Reading between rhetorical lines
AMERICANS, not unlike other peoples, have a tendency to rewrite their history, especially in the realm of foreign affairs. The Vietnam war is recast today in favorable hues absent a decade ago. And President Reagan's currently debated hostage policy may be seen differently in generations to come. It's happened that way from the earliest days of the republic. And even with George Washington. His Farewell Address, issued 190 years ago this fall, is a case in point. For a good many politicians and historians over the years, the Farewell Address has been seen as one of the keystones of American foreign policy.
Washington used the occasion of announcing his disinclination to seek a third term to set forth a foreign policy direction for posterity. ``Observe good faith and justice toward all nations,'' Washington stressed, but avoid ``passionate attachment'' with any nation. ``The nation which indulges toward another an habitual hatred or an habitual fondness is in some degree a slave.'' In commerce, Washington cautioned against having ``as little political connection as possible.''
Taken out of context, this sounds good and to a certain extent was followed by the United States. But at the time, Washington's parting shot was less a philosophical treatise on the conduct of foreign affairs than it was unabashedly political.
Washington's administration had negotiated a treaty with Great Britain - the Jay Treaty of 1794 - that attempted to tie up a number of loose ends left over from the American Revolution. To some, the Jay Treaty fell short of its goals; for others, it exacerbated relations with France, Britain's enemy and our ally since 1778. In the wake of the Jay Treaty, French ministers did their utmost to interfere in American politics in order to effect a pro-French administration, specifically in the person of Thomas Jefferson. The party strife between the followers of Washington and Jefferson extended into both foreign and domestic matters.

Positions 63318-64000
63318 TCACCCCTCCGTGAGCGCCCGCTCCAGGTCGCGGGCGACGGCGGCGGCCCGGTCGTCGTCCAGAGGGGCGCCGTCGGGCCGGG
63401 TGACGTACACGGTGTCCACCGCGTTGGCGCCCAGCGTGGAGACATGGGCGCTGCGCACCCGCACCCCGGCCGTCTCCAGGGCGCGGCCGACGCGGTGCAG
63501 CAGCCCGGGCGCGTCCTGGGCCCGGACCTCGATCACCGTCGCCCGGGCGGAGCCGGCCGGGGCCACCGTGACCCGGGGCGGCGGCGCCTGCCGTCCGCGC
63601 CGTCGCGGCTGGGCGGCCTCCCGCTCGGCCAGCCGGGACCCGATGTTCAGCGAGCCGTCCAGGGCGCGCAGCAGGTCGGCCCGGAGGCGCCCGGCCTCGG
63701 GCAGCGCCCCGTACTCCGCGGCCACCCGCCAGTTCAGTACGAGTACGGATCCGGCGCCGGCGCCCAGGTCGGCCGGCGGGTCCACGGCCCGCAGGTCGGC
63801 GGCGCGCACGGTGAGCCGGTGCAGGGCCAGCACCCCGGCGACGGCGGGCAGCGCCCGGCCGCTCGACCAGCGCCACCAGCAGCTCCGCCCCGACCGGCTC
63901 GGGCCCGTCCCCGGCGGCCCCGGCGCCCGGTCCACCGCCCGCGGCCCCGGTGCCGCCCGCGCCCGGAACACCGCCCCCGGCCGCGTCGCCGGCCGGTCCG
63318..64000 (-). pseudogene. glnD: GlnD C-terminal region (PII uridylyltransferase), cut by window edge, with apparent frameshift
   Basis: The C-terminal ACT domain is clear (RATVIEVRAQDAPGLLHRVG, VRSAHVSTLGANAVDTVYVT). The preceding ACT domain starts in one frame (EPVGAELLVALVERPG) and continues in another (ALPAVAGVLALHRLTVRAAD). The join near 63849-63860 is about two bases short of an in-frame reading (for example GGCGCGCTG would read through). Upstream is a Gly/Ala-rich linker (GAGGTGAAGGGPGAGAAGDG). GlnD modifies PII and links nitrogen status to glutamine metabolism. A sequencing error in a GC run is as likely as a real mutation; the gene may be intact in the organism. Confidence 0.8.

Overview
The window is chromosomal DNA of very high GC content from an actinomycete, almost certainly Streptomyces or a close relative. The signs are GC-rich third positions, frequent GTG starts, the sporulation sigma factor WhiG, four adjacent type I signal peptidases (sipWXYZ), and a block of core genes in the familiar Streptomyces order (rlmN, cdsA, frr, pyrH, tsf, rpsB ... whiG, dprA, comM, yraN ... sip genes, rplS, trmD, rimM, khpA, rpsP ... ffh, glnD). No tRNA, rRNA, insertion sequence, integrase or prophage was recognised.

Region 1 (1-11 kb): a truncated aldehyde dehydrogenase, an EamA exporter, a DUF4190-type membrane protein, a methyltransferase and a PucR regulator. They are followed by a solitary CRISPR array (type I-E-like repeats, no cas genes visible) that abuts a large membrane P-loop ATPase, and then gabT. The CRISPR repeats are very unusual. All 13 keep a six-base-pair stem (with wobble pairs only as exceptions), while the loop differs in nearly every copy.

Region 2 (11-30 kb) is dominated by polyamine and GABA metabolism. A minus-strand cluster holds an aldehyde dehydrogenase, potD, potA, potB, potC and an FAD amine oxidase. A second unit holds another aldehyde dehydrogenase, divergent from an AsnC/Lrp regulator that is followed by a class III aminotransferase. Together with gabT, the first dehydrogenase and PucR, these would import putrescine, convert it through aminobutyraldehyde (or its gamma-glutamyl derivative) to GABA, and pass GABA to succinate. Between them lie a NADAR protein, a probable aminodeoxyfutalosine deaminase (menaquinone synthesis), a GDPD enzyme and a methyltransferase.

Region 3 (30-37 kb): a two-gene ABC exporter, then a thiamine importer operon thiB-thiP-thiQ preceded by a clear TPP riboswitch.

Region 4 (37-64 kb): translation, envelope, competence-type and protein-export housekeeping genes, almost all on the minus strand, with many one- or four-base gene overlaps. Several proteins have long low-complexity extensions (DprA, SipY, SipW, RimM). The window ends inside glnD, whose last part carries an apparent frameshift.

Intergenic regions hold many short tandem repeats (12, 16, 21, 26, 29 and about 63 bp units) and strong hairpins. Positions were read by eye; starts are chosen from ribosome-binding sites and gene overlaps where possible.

The Farewell Address, appearing in a partisan newspaper, did not fool party leaders, although its criticism of French machinations was artfully cloaked. Nor did it stop the strategems of French ministers, who propagandized that war with France would be imminent unless Jefferson were elected president.
Washington's Farewell Address did not remedy the political divisions of the time. Much later, as Americans carved out a national identity, the speech would join a number of other incidents in his life that would reflect both myth and fact.
Thomas V. DiBacco is a historian at the American University.